Saturday, June 12, 2010
Newkirk Chapters 2 & 8
The abundant research on medical decision making illluminates the responses of doctors and nurses who (like teachers) find themselves in complex environments that require far more than the application of research. In other words, each situation is, to a considerable degree, a unique experience that can't be anticipated by a preset procedure. Professionals often work in environments where "problems are interconnected, environments are turbulent, and the future is indeterminate" (Schon 1983,16). Classroom teachers will recognize this description. Classrooms are complex environments-"messes"- in which teachers must deal with uncertainty, instability, uniqueness, and completing values. It is little wonder that teachers are skeptical of guidelines and prescriptions that fail to account for this complexity.
Teachers' resistance to research and that which is termed theory by academicians comes not from a belief that this work is inaccurate-only that it is too general to be useful in the situations they find themselves. It exists at a level of abstraction that they fail to find useful as they deal with the complex "messes" of classroom life. To do their work requires a particularized, situated, child-specific, class-specific, day-specific, school-specific form of knowledge-often intuitive and unarticulated- that is rarely considered to be theory at all. In the hierarchical models of professional knowledge, this localized knowledge never has the status accorded to research or abstract theorizing. The teachers' place at the bottom of the hierarchy is secure- they deliver instruction. (pages 27-29)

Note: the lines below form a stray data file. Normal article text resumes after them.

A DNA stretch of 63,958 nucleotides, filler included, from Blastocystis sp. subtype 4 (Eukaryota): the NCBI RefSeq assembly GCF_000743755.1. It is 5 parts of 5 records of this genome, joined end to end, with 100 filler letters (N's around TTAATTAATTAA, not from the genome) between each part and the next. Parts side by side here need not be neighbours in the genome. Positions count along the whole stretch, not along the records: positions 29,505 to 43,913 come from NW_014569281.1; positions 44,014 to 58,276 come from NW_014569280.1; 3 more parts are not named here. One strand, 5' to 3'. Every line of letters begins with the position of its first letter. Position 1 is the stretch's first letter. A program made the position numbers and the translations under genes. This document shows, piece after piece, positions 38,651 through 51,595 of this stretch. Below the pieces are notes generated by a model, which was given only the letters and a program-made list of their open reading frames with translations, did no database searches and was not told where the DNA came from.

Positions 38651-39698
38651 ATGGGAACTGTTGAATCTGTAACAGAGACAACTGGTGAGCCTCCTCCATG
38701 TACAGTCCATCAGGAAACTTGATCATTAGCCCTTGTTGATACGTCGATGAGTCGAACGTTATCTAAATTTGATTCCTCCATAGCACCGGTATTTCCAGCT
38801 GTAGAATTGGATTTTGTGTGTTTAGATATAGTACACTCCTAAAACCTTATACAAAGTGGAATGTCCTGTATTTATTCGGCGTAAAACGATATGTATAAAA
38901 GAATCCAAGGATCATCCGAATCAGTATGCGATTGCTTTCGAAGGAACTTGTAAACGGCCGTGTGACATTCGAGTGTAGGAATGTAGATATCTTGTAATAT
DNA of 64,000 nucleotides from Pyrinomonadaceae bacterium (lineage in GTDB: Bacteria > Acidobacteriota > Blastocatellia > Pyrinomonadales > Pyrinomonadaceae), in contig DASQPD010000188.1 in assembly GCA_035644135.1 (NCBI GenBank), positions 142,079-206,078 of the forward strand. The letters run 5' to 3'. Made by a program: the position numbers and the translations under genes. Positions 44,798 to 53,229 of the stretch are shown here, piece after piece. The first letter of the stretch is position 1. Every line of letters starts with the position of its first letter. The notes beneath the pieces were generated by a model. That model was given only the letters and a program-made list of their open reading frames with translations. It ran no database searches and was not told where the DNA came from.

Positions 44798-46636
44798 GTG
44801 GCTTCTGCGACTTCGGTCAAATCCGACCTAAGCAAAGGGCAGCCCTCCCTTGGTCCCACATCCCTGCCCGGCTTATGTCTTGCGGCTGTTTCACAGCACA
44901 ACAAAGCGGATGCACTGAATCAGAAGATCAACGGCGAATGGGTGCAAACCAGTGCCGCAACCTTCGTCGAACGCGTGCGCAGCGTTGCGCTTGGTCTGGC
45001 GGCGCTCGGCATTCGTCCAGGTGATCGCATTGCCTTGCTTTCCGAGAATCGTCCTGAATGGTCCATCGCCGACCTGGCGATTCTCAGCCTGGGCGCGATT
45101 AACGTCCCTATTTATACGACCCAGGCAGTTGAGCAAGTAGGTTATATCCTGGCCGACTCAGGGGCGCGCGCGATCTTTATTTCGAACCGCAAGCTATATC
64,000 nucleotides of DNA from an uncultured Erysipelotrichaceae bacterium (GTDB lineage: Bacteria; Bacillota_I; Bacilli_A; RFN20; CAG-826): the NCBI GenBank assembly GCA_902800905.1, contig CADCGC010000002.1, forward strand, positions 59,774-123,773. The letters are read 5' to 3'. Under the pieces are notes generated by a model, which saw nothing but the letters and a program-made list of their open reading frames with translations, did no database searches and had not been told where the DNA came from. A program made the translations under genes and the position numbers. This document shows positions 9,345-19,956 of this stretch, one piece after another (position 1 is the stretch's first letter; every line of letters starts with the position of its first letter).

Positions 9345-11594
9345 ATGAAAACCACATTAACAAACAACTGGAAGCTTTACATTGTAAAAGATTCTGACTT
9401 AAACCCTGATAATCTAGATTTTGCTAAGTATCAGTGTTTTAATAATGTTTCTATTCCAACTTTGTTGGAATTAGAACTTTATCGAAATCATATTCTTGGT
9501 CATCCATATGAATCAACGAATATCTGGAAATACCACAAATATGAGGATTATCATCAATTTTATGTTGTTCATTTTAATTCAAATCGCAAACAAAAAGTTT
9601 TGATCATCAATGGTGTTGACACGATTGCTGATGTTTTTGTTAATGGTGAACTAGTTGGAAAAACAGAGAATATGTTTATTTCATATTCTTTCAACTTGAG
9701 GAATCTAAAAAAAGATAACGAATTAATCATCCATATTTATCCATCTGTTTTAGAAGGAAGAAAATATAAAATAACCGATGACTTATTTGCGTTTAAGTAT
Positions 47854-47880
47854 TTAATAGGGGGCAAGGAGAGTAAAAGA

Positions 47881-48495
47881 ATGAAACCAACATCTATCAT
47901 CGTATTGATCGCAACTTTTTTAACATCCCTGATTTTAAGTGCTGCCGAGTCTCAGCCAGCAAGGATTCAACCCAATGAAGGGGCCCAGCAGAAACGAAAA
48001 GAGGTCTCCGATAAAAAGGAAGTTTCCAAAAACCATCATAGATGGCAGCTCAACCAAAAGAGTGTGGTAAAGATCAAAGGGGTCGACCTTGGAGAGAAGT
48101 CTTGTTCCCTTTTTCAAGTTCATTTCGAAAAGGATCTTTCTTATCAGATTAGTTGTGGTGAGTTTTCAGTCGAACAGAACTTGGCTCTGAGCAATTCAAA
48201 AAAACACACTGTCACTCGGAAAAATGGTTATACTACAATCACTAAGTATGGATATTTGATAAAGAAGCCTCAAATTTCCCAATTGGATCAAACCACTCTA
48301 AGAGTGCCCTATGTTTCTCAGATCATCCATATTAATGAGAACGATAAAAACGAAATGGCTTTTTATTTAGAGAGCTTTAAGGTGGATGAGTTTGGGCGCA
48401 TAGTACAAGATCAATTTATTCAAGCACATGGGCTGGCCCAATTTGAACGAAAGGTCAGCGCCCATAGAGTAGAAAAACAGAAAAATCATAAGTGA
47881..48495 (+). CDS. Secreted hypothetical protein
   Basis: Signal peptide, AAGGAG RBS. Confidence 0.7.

Newkirk continues (in chapter eight) to consider a counter-narrative to the "heroic, exemplary self-sacrificing" teacher narrative portrayed in the media outlets such as in the movie Stand and Deliver. From a psychoanalytic perspective, these narratives present a very narcissistic image of teaching, an inflated self-presentation, even self-admiration-that leave teachers vulnerable to psychological pain when they receive criticism or experience difficulty (or feel emotions) incompatible with this self-image. And to the extent that, as a culture, we treat these depictions of selfless teaching as an ideal, those (like me) who fall short also feel inadequate, and I will argue, lose some pleasure that might come from a more realistic vision of teaching, with its small victories and small advances. (pages 159-160)
The term resonate will be used throughout the Summer Institute as a term that refers to "what strikes a chord with you". What do you agree with and what do you push back against? What resonates with you regarding Newkirks' statements on the practical applications of research/theory in the classroom and/or the "heroic, exemplary self-sacrificing" teacher narrative?